Fire surrounds come in a huge variety oi styles, but provided you meet legal conditions on minimum distance between the grate and any wooden parts, almost anything goes.
Many antique dealers stock tire surrounds, and these may be your best bet lor classical or retrospective styles, although some modern designs are based on Victorian or Georgian models. New tireplaces or surrounds will normally have to be constructed to individual specilications, and will cost £175 upwards, the average price being £500—600. It is possible to lit your own, but you would be well advised to take expert advice, since non-specialists may not be lamilia‘r with what Alan Tomkins at George McAlpine in Glasgow describes as ‘the vagaries ol lines and draws.’ In any case, you can have the lull works installed tor £100—150.
One person who does not lavour open tires is Pete Harvey oi Forest Fires in Edinburgh, who maintains that they
will actually reduce room temperature by sucking warmth out through the chimney. His answer is the tree-standing stove, which can be installed in an ordinary lireplace, and besides heating the room etticiently can provide hot water and central heating. The best (and cheapest) models are Danish, he says, though he also stocks British and other brands. Prices begin at £260 tor a basic stove; £600 tor one which will power central heaﬂng.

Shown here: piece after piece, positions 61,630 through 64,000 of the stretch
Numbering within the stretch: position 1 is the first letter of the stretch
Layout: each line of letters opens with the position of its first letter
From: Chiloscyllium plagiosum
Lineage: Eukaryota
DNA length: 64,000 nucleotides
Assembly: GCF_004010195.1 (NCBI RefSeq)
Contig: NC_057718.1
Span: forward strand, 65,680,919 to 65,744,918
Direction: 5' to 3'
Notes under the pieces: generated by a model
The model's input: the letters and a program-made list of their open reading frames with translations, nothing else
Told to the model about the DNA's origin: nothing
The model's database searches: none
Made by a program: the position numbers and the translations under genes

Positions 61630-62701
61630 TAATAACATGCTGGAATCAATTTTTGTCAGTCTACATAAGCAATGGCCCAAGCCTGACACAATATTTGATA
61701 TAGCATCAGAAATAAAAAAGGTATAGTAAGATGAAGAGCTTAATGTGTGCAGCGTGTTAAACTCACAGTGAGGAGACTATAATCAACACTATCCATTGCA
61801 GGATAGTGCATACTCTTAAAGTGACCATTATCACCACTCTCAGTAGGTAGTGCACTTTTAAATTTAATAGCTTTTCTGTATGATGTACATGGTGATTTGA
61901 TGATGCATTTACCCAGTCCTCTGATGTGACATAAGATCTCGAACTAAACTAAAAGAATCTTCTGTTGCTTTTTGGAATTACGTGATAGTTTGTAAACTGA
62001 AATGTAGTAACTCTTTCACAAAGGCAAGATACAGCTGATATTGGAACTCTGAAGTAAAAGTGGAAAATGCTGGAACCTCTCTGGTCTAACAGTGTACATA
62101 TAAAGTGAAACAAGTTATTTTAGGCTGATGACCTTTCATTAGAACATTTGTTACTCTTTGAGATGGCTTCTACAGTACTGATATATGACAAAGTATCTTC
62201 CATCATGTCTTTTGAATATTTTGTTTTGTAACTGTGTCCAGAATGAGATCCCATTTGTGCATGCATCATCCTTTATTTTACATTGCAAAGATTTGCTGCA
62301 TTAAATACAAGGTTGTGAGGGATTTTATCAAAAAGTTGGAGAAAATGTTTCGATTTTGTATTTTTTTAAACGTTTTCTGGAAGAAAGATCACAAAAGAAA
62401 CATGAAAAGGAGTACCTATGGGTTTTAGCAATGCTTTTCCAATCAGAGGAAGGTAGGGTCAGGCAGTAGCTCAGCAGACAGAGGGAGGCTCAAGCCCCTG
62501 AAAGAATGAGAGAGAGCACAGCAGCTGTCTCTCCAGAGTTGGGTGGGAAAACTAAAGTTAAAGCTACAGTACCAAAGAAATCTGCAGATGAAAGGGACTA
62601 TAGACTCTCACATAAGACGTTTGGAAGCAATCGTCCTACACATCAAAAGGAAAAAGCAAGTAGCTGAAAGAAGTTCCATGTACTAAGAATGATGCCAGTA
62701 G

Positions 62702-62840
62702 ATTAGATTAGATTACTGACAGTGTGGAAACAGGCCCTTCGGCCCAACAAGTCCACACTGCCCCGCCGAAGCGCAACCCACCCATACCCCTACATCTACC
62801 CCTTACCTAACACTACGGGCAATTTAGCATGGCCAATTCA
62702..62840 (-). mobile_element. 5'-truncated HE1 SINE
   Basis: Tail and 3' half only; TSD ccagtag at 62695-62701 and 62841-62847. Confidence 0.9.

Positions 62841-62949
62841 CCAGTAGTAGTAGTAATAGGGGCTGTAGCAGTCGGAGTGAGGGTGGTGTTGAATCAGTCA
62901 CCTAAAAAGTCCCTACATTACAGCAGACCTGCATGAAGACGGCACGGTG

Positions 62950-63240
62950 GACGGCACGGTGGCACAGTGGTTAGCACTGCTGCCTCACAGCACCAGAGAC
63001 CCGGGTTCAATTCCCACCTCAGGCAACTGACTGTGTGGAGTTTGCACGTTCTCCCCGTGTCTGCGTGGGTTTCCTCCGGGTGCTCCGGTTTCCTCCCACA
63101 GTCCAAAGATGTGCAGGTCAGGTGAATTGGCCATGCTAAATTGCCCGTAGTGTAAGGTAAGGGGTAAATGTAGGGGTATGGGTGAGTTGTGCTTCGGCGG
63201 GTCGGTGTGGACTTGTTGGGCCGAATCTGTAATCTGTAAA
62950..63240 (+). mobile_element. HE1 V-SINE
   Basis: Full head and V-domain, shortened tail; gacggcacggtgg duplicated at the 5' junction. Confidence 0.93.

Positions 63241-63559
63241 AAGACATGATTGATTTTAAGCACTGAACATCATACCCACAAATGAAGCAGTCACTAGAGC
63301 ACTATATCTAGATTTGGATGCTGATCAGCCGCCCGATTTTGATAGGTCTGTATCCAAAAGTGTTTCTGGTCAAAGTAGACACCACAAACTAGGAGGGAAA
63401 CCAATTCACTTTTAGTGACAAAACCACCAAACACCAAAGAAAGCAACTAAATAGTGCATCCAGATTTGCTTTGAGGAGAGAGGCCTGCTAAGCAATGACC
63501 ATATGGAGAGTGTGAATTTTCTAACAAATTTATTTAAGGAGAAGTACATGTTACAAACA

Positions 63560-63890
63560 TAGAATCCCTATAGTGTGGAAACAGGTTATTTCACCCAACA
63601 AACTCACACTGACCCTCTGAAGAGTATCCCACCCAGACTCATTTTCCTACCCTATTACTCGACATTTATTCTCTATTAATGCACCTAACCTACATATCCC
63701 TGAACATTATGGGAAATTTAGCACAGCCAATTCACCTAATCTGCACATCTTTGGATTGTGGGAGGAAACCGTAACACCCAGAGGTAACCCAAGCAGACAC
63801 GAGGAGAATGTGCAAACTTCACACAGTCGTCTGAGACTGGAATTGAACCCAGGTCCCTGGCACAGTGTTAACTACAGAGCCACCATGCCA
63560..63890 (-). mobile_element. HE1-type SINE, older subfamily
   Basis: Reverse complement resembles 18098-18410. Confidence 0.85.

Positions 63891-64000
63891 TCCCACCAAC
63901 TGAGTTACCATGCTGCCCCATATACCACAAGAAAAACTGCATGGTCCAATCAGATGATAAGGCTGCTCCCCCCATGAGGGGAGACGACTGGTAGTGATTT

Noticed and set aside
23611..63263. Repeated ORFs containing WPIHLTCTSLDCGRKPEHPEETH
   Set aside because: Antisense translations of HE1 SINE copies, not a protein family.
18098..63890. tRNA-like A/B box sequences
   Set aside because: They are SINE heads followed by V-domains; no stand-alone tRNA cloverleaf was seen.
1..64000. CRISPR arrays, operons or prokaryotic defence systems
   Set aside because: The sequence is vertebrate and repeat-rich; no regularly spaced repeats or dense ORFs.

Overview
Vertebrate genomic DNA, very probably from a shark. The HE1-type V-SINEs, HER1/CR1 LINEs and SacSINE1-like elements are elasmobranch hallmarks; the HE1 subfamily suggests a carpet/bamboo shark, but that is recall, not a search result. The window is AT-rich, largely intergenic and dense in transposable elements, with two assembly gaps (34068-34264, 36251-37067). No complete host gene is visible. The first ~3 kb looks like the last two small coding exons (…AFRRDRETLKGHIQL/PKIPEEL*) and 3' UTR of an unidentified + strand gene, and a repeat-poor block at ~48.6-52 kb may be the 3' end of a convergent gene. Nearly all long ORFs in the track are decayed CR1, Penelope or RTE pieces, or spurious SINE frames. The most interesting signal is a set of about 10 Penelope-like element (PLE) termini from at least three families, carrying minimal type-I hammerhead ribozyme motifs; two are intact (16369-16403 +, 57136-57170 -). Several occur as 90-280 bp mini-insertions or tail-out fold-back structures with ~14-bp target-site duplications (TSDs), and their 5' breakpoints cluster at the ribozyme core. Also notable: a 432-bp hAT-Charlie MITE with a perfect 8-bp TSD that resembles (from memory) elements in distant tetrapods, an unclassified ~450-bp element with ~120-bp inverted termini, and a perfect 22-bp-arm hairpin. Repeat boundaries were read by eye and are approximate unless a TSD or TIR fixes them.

Goal-eitect gas tires are another option, which these days can be very convincing, although some models otter as little as 20 per cent eliiciency, as compared with 60 per cent lrom an ordinary gas lire. Local Gas showrooms have lull details, and hold a stock oi coal-ellect heaters in a variety ot styles, priced around £300—400 (including installation and connection), which will normally be compatible with an existing and properly maintained llue, though one model requires the removal ot putt bricks from the back hearth iloor. (Andrew Dumet)
Directory: Solid Fuel Advisory Service, 159 Ingram Street, Glasgow, 552 0801; 39 tauriston Street, Edinburgh, 229 4243; Green Park, Greenend, Edinburgh, 6641461. Environmental Health Department, Pollution Contol Dltice, Glasgow 227 4330; Edinburgh
225 2424 ext 5770.